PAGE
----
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Regular version of the site
2020/2021

English for General Academic Purposes. Upper-Intermediate Couse - 1

Language: English
ECTS credits: 3

Course Syllabus

Abstract

The program is for the 1st year students. English for Academic Purposes is designed to develop foreign-language communicative and integrated and critical thinking skills that are based on "Regulations for Interim and Ongoing Assessments of Students at National Research University Higher School of Economics and "Concept of development of English-language communicative competence HSE students". Every student has slightly different needs, depending on their chosen discipline, cultural background and other factors. However, there are main skills, tasks, and academic language that are common to most disciplines and are relevant to the needs of most students preparing to study English at university level. The course is focused on core tasks relevant to all students, such as working out the main points of an academic text or lecture (such perspectives as knowledge, motivation, nature, power and growth). There are no blocking controls.
Learning Objectives

Learning Objectives

  • to improve student’s ability to read and understand journal articles, texts, lectures from different perspectives
  • to increase student’s comprehension of spoken English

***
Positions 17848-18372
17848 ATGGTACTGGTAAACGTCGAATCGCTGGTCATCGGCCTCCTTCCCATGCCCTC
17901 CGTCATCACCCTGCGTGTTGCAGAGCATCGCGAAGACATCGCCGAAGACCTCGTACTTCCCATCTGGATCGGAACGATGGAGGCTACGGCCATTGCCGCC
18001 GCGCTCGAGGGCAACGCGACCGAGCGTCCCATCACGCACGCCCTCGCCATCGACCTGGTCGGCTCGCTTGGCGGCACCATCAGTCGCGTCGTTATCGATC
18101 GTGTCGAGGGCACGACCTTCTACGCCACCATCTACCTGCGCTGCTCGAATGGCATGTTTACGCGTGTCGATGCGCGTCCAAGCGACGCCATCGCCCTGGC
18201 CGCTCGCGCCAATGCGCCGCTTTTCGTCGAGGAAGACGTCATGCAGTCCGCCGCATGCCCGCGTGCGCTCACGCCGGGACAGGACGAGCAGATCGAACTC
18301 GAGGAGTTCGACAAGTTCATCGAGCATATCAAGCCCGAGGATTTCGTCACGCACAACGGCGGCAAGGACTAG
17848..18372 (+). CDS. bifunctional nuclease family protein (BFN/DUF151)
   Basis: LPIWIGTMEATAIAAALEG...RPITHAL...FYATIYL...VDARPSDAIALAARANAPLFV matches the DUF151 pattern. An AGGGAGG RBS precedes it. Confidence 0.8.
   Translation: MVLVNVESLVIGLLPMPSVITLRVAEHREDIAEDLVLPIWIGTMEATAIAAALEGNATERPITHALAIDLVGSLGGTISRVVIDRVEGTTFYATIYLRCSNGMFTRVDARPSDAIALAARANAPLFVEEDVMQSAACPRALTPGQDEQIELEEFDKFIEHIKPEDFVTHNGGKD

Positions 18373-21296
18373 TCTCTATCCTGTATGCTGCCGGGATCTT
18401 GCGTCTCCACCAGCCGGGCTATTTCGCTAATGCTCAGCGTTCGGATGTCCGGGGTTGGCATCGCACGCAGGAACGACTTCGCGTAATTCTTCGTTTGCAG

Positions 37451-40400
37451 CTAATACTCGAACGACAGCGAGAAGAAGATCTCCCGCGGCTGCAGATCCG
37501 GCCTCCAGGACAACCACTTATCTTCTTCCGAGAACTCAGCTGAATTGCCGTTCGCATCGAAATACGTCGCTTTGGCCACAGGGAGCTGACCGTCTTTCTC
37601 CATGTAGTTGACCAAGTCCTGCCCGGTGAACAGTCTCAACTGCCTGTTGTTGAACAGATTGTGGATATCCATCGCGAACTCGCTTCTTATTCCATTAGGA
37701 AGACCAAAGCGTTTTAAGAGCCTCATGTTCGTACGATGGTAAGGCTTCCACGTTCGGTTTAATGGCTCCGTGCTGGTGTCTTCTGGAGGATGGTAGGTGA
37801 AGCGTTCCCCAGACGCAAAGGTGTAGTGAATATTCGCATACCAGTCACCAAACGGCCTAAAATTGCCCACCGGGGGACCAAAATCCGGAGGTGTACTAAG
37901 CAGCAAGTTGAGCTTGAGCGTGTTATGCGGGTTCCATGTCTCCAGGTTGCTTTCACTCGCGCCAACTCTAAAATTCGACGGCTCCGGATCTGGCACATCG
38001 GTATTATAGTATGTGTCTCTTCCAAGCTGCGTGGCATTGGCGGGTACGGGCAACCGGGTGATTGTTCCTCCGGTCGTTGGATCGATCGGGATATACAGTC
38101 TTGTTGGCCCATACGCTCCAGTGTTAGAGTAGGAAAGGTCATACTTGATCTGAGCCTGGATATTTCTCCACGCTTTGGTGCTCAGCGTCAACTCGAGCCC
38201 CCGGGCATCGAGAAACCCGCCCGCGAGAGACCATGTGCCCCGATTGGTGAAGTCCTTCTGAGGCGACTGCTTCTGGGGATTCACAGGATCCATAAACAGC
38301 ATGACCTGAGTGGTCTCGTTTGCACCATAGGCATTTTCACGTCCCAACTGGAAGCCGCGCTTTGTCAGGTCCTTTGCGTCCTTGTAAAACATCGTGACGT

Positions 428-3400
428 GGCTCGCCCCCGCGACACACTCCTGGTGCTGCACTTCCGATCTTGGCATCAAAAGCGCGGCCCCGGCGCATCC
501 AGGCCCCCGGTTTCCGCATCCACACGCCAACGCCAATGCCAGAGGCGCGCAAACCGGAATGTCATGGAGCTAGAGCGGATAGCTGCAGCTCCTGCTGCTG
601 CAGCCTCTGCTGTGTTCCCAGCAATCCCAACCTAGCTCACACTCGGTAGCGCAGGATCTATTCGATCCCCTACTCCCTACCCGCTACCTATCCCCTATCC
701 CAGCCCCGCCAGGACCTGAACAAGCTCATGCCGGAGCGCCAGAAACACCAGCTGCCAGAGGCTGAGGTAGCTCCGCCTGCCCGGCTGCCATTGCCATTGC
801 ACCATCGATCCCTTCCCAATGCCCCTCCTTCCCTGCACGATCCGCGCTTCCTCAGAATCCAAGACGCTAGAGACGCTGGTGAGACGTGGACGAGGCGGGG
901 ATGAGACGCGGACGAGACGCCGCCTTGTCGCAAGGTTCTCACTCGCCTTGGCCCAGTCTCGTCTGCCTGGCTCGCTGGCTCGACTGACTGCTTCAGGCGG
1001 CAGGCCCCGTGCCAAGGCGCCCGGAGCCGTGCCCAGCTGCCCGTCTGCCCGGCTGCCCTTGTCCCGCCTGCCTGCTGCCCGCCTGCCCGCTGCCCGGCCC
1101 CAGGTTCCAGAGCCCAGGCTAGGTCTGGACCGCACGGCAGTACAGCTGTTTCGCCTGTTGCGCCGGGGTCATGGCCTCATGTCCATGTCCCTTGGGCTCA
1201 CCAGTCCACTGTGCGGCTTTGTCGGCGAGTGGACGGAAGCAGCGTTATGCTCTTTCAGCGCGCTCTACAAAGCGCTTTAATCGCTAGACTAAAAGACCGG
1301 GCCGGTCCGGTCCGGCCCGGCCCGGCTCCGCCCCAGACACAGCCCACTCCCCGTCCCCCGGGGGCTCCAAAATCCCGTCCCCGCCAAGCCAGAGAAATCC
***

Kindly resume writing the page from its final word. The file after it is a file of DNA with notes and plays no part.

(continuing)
• to strengthen student’s speaking and writing skills in a range of different disciplines
  • to systematically and progressively develop students’ academic skills, language, and critical thinking
  • to learn topic-based academic vocabulary
  • to develop the students’ general capacity to a level that enables them to use English in their professional and academic environment granted that they are provided with the specific notions and vocabulary in the course of their studies
  • to learn topic-based academic vocabulary
  • to develop the students’ general capacity to a level that enables them to use English in their professional and academic environment granted that they are provided with the specific notions and vocabulary in the course of their studies.
Expected Learning Outcomes

Expected Learning Outcomes

  • To form understanding of text structure
  • To improve understanding of dialogues and polylogues on both familiar and unfamiliar topics
  • To develop skills of using basic listening techniques (predicting, understanding main ideas and details)
  • To develop understanding of lectures and learning context
  • To form skills of note-taking
  • Writing an academic e-mail
  • Monologue (informative/descriptive/argumentative/persuasive speech)
  • Writing an essay (opinion, discussion)